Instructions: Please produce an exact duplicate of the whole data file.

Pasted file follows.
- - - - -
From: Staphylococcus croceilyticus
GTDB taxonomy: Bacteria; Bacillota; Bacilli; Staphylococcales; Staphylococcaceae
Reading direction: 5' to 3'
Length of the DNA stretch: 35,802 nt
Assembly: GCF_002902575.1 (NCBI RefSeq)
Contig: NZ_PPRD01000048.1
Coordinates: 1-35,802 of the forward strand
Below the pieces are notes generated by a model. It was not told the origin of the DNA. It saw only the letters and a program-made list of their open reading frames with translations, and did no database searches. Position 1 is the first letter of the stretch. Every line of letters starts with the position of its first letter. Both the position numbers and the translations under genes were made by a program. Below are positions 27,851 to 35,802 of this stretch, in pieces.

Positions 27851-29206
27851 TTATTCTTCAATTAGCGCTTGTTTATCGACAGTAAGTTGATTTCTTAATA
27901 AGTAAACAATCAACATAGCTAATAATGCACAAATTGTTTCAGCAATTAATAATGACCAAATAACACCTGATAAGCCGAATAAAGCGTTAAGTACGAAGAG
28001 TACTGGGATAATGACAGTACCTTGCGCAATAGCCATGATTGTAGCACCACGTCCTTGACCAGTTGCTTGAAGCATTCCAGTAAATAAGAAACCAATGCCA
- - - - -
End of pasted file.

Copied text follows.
From: Staphylococcus croceilyticus
GTDB taxonomy: Bacteria; Bacillota; Bacilli; Staphylococcales; Staphylococcaceae
Reading direction: 5' to 3'
Length of the DNA stretch: 35,802 nt
Assembly: GCF_002902575.1 (NCBI RefSeq)
Contig: NZ_PPRD01000048.1
Coordinates: 1-35,802 of the forward strand
Below the pieces are notes generated by a model. It was not told the origin of the DNA. It saw only the letters and a program-made list of their open reading frames with translations, and did no database searches. Position 1 is the first letter of the stretch. Every line of letters starts with the position of its first letter. Both the position numbers and the translations under genes were made by a program. Below are positions 27,851 to 35,802 of this stretch, in pieces.

Positions 27851-29206
27851 TTATTCTTCAATTAGCGCTTGTTTATCGACAGTAAGTTGATTTCTTAATA
27901 AGTAAACAATCAACATAGCTAATAATGCACAAATTGTTTCAGCAATTAATAATGACCAAATAACACCTGATAAGCCGAATAAAGCGTTAAGTACGAAGAG
28001 TACTGGGATAATGACAGTACCTTGCGCAATAGCCATGATTGTAGCACCACGTCCTTGACCAGTTGCTTGAAGCATTCCAGTAAATAAGAAACCAATGCCA